Education needs to adapt to changing landscape
Manufacturing is the economic engine for many communities across South Carolina. From the Upstate to the Lowcountry, the state’s workers are putting cars on the road and planes in the air.
For many workers, the jobs that come with a robust manufacturing sector make the difference between barely getting by and getting a ticket to the middle class. Even entry-level work at some advanced-manufacturing companies pays $50,000 a year.
But manufacturing jobs are no longer what they used to be. The days of dirty, dimly lit shop floors are gone. Everything is high-tech now. Brains are more valued than brawn. As the landscape shifts, four letters will be key to taking manufacturing to the next level.
That stands for science, technology, engineering and math. Manufacturers are demanding more of it, and our education system should adapt.
The shift to high-tech manufacturing comes with advantages, including higher pay and more satisfying work. And the emphasis on advanced manufacturing means fewer jobs can be outsourced because no other country has a workforce as skilled as does the United States.
But the shift also brings new challenges. Global competition and new technology have hit some segments of the workforce especially hard. Workers who end their education at high school or even earlier face slim pickings in the hunt for jobs that pay decently. At the same time, manufacturers tell us that a growing need for qualified technicians has left some jobs open for months.
To ensure that the nation retains its competitive edge, we need to bridge the “skills gap.” The good news is the Internet is opening doors that didn’t exist 15 or 20 years ago. Prospective students needn’t be held back by work schedules, family obligations or lack of transportation.
With the right curriculum, students can study in a place and time of their choosing. Several high-quality programs are already available through high schools and technical colleges in South Carolina and across the country. They teach basic skills, such as maintenance and safety, that students will need to get a job in a modern manufacturing plant.
Some participants may choose to go directly into the workforce, while others may decide to further their education with a degree in engineering or science. Either way, it’s a terrific pathway into a rapidly changing workforce.
Virtual reality is also opening some exciting possibilities in education. Some of the technology’s deepest roots are in the gaming community, but the biggest impact could be on teaching workers the skills they need for high-tech manufacturing.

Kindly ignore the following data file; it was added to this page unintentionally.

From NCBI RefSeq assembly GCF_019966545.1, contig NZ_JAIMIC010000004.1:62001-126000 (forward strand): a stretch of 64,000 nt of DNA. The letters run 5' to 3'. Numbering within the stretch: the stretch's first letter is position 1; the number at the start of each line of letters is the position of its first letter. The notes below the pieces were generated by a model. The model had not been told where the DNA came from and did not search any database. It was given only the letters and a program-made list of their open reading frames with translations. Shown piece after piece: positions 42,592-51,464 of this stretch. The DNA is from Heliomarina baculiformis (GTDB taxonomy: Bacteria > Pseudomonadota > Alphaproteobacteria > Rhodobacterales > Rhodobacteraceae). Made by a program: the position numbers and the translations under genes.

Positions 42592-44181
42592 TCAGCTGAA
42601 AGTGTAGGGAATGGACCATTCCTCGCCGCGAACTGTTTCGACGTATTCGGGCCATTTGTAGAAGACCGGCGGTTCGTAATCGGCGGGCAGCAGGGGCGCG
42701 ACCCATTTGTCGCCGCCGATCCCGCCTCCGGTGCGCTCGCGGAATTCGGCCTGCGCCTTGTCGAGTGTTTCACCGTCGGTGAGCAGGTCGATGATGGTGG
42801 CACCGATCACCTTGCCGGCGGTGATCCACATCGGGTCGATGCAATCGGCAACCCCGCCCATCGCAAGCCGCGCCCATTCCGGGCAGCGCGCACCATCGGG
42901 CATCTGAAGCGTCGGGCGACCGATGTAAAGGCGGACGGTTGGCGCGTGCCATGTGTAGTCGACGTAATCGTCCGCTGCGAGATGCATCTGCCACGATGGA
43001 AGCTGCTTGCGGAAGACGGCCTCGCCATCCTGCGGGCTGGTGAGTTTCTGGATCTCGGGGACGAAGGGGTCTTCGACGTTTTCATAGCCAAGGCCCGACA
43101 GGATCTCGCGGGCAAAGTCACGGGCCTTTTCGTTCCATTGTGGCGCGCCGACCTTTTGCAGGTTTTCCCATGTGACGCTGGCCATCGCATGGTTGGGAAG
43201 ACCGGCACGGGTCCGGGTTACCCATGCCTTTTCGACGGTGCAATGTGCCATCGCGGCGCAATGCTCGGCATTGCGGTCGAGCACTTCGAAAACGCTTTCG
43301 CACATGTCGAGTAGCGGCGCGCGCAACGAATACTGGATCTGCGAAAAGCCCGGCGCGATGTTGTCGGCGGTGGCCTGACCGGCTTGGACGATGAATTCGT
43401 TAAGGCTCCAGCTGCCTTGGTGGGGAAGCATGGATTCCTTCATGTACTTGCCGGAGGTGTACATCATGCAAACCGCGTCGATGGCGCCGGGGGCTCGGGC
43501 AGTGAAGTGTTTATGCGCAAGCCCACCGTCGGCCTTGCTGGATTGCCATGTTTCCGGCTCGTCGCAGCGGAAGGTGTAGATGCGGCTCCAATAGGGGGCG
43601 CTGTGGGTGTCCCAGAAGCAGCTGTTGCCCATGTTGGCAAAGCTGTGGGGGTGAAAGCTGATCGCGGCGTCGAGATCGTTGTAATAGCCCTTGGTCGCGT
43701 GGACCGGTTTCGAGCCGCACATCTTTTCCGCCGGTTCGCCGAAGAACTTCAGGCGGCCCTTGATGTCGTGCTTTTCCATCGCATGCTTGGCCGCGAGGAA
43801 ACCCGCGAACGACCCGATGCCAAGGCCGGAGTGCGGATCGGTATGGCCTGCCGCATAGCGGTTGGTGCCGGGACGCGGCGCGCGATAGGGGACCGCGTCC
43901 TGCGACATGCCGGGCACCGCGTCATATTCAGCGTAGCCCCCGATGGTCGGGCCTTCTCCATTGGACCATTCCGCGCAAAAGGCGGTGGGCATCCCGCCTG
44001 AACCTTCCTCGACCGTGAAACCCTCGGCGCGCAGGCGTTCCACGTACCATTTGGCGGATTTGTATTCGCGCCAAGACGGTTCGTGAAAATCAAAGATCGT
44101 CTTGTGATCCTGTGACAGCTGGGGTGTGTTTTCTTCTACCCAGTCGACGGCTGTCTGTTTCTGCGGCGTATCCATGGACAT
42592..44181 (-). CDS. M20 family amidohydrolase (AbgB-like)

Virtual reality helps reinforce textbook lessons and can even show students how to avoid mistakes that could be lethal in real life. Simulations range from how an injection-molding machine works to removing a battery from a hybrid car.
The simulations are spreading to high schools and technical colleges across the country as the falling cost of technology lowers the barrier to participate. Many simulations can be done on standard laptop and desktop computers. But to make them even more eye-popping, simulations can also be designed for the Oculus Rift virtual reality headset.
One simulation that we’ve found works particularly well with the Oculus Rift puts students in the role of an auditor. Students can hear the bangs and clangs of a factory as they navigate the plant from a first-person viewpoint, searching for safety violations. It’s a great way to hold a student’s attention.
While education targeted to adults will solve our short-term needs, we believe that we also need to prepare the youth for next-generation jobs. It can start with students even before they enter kindergarten.
Smells can teach students about chemicals. Crushing a soda can be a lesson in air pressure. Having students form a “boomwhacker band” by banging together hollow tubes is a fun way to learn about vibrations. To the students, it may seem like magic at first. But then they learn the science and pre-engineering concepts behind it.
The wheels are in motion to take manufacturing to the next level in South Carolina and nationwide. But we need to keep the momentum going forward. It is imperative that we break down the silos that have traditionally separated the P-12 system, industry and higher education. Combining our efforts helps get resources into the hands of the teachers who need them to develop a highly qualified workforce.
Manufacturing remains key to prosperity in our state and across the nation. By teaching the skills needed in the next-generation workforce, we will shore up the middle class and put families on the road to success.